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Optics Express

Optics Express

  • Editor: C. Martijn de Sterke
  • Vol. 20, Iss. 5 — Feb. 27, 2012
  • pp: 5189–5195
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Spatiotemporal focusing through a thin scattering layer

Eran Small, Ori Katz, and Yaron Silberberg  »View Author Affiliations


Optics Express, Vol. 20, Issue 5, pp. 5189-5195 (2012)
http://dx.doi.org/10.1364/OE.20.005189


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Abstract

We analyze the spatiotemporal distortions of an ultrashort pulse focused through a thin scattering surface. We show and experimentally verify that in such a scenario temporal distortions are proportional to the distance from the optical axis and are present only outside the focal point, as result of geometrical path length differences. We use wavefront shaping to correct for the spatiotemporal distortions and to temporally compress chirped input pulses through the scattering medium.

© 2012 OSA

1. Introduction

Scattering of light propagating through inhomogeneous media is a major limitation in many optical applications, ranging from microscopy and nanosurgery to astronomy. When ultrashort pulses are used, scattering also induces temporal distortions in addition to the spatial ones [1

1. P. M. Johnson, A. Imhof, B. P. J. Bret, and A. Lagendijk, “Time-resolved pulse propagation in a strongly scattering material,” Phys. Rev. E. 68, 016604 (2003). [CrossRef]

,2

2. M. A. Webster, T. D. Gerke, A. M. Weiner, and K. J. Webb, “Spectral and temporal speckle field measurements of a random medium,” Opt. Lett. 29, 1491–1493 (2004). [CrossRef] [PubMed]

], hindering their use in nonlinear processes. Understanding and correcting the spatiotemporal distortions of ultrashort pulses is crucial when multiphoton processes are involved, e.g. in nonlinear microscopy and quantum coherent control experiments [3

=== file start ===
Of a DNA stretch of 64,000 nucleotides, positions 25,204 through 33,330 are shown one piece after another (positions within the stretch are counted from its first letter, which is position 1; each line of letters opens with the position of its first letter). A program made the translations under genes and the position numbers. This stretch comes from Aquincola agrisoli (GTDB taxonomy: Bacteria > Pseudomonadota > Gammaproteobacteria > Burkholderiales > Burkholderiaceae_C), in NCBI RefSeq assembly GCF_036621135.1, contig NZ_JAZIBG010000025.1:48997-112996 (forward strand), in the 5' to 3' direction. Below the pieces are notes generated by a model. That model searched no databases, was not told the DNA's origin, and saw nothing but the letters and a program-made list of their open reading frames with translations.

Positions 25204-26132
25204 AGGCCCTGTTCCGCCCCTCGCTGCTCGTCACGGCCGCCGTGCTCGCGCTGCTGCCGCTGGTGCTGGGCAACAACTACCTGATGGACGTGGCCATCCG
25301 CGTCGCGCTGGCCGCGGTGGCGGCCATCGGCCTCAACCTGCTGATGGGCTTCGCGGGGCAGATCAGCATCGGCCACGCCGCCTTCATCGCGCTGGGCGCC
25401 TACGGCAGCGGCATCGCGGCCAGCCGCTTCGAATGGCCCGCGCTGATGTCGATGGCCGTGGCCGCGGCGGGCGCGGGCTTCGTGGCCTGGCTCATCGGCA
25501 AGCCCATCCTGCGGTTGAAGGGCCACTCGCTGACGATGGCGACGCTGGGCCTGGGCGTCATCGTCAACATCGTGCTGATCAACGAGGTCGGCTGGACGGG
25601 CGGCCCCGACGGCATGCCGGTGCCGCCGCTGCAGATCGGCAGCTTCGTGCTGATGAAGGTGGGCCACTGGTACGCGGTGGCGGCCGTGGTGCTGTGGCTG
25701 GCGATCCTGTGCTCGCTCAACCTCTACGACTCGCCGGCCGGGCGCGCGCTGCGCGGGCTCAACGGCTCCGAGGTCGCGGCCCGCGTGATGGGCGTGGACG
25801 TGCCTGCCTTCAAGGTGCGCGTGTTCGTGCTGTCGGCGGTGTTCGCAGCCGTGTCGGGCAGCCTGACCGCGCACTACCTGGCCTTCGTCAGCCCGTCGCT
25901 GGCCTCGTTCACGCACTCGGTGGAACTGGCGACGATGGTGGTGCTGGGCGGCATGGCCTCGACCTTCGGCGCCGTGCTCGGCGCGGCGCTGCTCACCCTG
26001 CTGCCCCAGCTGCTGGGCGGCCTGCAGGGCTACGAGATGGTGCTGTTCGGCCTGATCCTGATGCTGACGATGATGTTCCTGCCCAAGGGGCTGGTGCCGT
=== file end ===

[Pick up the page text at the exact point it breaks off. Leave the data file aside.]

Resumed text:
3. W. Denk, J. H. Strickler, and W. W. Webb, “Two-photon laser scanning fluorescence microscopy,” Science 248, 73–76 (1990). [CrossRef] [PubMed]

5

5. Y. Silberberg, “Quantum coherent control for nonlinear spectroscopy and microscopy,” Annu. Rev. Phys. Chem 60, 277–292 (1998).

], as these require maintaining a tight spatiotemporal focus. Recently, it was shown that the spatiotemporal distortions induced on ultrashort pulses by thick, multiply-scattering media can be corrected by applying only spatial manipulation of the input beam via. wavefront shaping [6

6. O. Katz, E. Small, Y. Bromberg, and Y. Silberberg, “Focusing and compression of ultrashort pulses through scattering media,” Nat. Photonics 5, 372–377 (2011). [CrossRef]

, 7

7. J. Aulbach, B. Gjonaj, P. M. Johnson, A. P. Mosk, and A. Lagendijk, “Control of Light Transmission through Opaque Scattering Media in Space and Time,” Phys. Rev. Lett. 106, 103901 (2011). [CrossRef] [PubMed]

], and that temporal distortions can be locally corrected by temporal shaping [8

8. D. J. McCabe, A. Tajalli, D. R. Austin, P. Bondareff, I. A. Walmsley, S. Gigan, and B. Chatel, “Spatio-temporal focusing of an ultrafast pulse through a multiply scattering medium,” Nat. Commun. 2, 447 (2011). [CrossRef] [PubMed]

].

Here we consider the spatiotemporal distortions caused by focusing through a thin scattering layer. This scenario is relevant to experiments in which the sample can be considered as highly scattering and diffusive but the optical path differences are shorter than the transform limited (TL) pulse duration, e.g. a diffusing surface. We show that even such a simple medium can induce severe temporal distortions upon propagation. We analyze these distortions and show that the spread of the temporal distortions depend on the distance from the optical axis, and that the pulse is temporally undistorted at the original focusing point, but with a speckled spatial profile. This phenomena, which was introduced in [9

9. E. Small, O. Katz, Y. Eshel, and Y. Silberberg, “Spatio-temporal X-wave,” Opt. Express 17, 18659–18668 (2009). [CrossRef]

] for a diffuser located at the back focal plane of a lens, applies here as well when focusing through a scattering medium. We experimentally measure and demonstrate the correction of these distortions using wavefront shaping [6

6. O. Katz, E. Small, Y. Bromberg, and Y. Silberberg, “Focusing and compression of ultrashort pulses through scattering media,” Nat. Photonics 5, 372–377 (2011). [CrossRef]

], by focusing and temporally compressing a pre-chirped ultrashort pulse.

2. Spatiotemporal distortions regimes